Syrian refugee crisis: What is America’s responsibility? (Opinon)

by KATIE BEMB

The United States of America has been facing a moral dilemma over the past three years as Syrian refugees have fled their war-ravaged nation in search of sanctuary. Millions of refugees have flooded Europe, and now the question is: what is our responsibility in all of this? We aren’t the only nation struggling to answer this question. This is a global issue with the potential to be a game changer in foreign relations.

Many insist that the United States has a moral obligation to assist other countries in hosting Syrian refugees. The jarring photos taken of Syrian refugees have stirred hearts and inspired humanitarian efforts worldwide to take on this cause.

Courtesy of UK News: Migrants arrive on the beach at Psalidi near Kos Town, Greece.
Courtesy of UK News: Migrants arrive on the beach at Psalidi near Kos Town, Greece.
Courtesy Boston NPR: Hundreds of thousands of Syrian refugees are struggling to find basic supplies of food, water and medical care.
Courtesy of Boston NPR: Hundreds of thousands of Syrian refugees are struggling to find basic supplies of food, water and medical care.

Dr. Ramy Arnaout of MIT and Harvard Medical School claims that unless the U.S. embraces more Syrian refugees, our reputation as a kind nation will be diminished.

Additionally, presidential candidate and former Maryland governor Martin O’Malley said “If Germany – a nation with one-fourth our population – can accept 800,000 refugees this year, certainly we – the nation of immigrants and refugees – can do more.”

As of now, the US has only accepted a few thousand Syrian refugees. According to the New York Times, President Obama announced in September that America will gradually welcome at least 10,000 in the following year. To put things into perspective, let’s take a look at the population density of Germany compared to that of the United States.

According to the Statistics Times, the population density of Germany is 231.25. America’s population density is drastically smaller, at only 33.77. As Gov. O’Malley said, I think America is capable of accepting a larger portion of these refugees.

It is also essential to note the difference between a refugee and an immigrant. A refugee is someone who has been forced to leave their country in order to escape war, persecution or natural disaster. Millions of these Syrians are desperately seeking refuge from the violence and terror of the civil war occurring in their nation, who are we to turn our backs on these desperate men, women and children?

United Nations figures show that women outnumber male refugees, and children 11-years-old and younger account for 38.5 percent of all Syrian refugees.

Courtesy of the International Refuge Committee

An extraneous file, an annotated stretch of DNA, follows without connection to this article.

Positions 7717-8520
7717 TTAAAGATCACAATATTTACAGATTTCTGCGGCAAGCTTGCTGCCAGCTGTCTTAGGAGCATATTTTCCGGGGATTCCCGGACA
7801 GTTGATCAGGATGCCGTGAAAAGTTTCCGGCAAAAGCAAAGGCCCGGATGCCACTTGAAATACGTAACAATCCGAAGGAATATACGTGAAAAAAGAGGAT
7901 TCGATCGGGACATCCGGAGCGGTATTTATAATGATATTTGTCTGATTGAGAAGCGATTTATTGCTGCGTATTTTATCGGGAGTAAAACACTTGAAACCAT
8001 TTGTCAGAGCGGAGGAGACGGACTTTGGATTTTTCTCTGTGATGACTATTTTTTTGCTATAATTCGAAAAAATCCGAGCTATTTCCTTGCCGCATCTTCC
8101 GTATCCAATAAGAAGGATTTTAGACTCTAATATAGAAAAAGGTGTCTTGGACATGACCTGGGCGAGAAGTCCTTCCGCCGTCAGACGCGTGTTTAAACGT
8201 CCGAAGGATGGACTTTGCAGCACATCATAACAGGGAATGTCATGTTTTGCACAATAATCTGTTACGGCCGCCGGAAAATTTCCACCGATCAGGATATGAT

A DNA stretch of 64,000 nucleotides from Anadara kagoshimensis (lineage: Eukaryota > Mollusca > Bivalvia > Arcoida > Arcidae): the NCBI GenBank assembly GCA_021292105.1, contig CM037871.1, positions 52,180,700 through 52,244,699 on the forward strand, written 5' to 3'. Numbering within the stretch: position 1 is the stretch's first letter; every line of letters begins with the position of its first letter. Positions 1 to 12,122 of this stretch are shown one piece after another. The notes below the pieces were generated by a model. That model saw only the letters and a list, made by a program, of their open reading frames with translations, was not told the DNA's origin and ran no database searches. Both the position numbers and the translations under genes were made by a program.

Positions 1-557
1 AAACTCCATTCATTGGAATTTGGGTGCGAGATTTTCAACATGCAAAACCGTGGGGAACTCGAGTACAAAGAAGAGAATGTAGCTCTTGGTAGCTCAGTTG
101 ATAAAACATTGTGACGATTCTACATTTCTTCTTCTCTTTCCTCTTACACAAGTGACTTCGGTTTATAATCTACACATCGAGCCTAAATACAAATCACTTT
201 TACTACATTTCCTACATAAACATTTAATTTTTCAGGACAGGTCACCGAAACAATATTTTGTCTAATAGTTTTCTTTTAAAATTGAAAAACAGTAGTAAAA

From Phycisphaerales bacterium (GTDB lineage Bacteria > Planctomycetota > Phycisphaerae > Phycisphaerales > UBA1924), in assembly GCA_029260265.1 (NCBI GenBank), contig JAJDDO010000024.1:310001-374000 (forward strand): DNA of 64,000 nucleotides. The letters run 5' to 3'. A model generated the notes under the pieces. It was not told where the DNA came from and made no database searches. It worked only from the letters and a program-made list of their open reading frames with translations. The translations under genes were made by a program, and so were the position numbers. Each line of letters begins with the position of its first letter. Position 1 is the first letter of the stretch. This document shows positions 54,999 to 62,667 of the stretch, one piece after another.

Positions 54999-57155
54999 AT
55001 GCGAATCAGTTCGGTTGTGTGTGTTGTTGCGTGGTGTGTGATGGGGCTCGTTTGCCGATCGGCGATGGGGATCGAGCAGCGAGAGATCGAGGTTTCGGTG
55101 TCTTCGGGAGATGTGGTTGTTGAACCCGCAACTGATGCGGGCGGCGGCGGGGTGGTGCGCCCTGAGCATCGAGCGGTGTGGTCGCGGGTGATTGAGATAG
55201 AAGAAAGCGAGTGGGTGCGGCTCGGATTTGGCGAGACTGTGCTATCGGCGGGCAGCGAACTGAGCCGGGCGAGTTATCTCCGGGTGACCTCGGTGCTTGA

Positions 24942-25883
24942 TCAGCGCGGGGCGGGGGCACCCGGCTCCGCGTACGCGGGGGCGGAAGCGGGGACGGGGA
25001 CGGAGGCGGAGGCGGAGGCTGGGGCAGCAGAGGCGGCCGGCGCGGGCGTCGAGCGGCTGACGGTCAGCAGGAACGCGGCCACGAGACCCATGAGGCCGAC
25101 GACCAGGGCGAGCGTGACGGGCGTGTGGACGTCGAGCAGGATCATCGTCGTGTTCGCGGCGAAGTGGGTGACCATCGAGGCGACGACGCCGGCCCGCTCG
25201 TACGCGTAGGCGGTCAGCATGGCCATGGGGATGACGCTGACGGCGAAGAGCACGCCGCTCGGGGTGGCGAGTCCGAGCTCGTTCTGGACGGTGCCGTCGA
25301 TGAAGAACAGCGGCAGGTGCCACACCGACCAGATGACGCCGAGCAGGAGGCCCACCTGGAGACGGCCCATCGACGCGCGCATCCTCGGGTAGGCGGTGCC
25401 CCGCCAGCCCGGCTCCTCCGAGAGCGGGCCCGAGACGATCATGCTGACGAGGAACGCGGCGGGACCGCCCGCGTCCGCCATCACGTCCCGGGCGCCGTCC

Courtesy of the International Refuge Committee

Another argument for providing a refuge for these Syrians is that if they have nowhere else to go, they may turn to terrorist organizations such as ISIS.

As a New York Times opinion piece says, “just as gangs attract youth in inner cities, terrorists are adroit at exploiting the most vulnerable who might turn to them for security, justice and even hope.”

Republican presidential candidate Donald Trump would argue that the Syrian refugee crisis should be handled within Europe, and he isn’t alone in this argument. The reasoning behind this viewpoint includes the issues of national security as well as the potential for increased taxes and the steepening of national debt.

However according to an article in the Washington Post called “The big myth about refugees,” an influx of lower-wage immigrants into a community tends to raise wages for everyone else. The article referenced research by Giovanni Peri of the University of California and Davis and Mette Foged of the University of Copenhagen. Their research showed that accepting refugees benefited 19 out of 20 of the industrialized countries they studied.

As a nation founded by immigrants and refugees, we should not turn away so many in need of our help. However, I do not think that we should circumvent the immigration laws in place; we need to screen those entering our country for national security purposes. But through a gradual process, we have a responsibility to help our fellow man escape to safety, even if that means sacrificing some of our own resources.

The process for Syrians seeking asylum in the US involves a long security vetting procedure in order to ensure that only desperate refugees (not ISIS radicals) reach America, according to CNN. Typically, they say this is an 18-month process. While this may seem like a lengthy process, it is more than worth it to save these refugees and pursue our American ideals and values of liberty.

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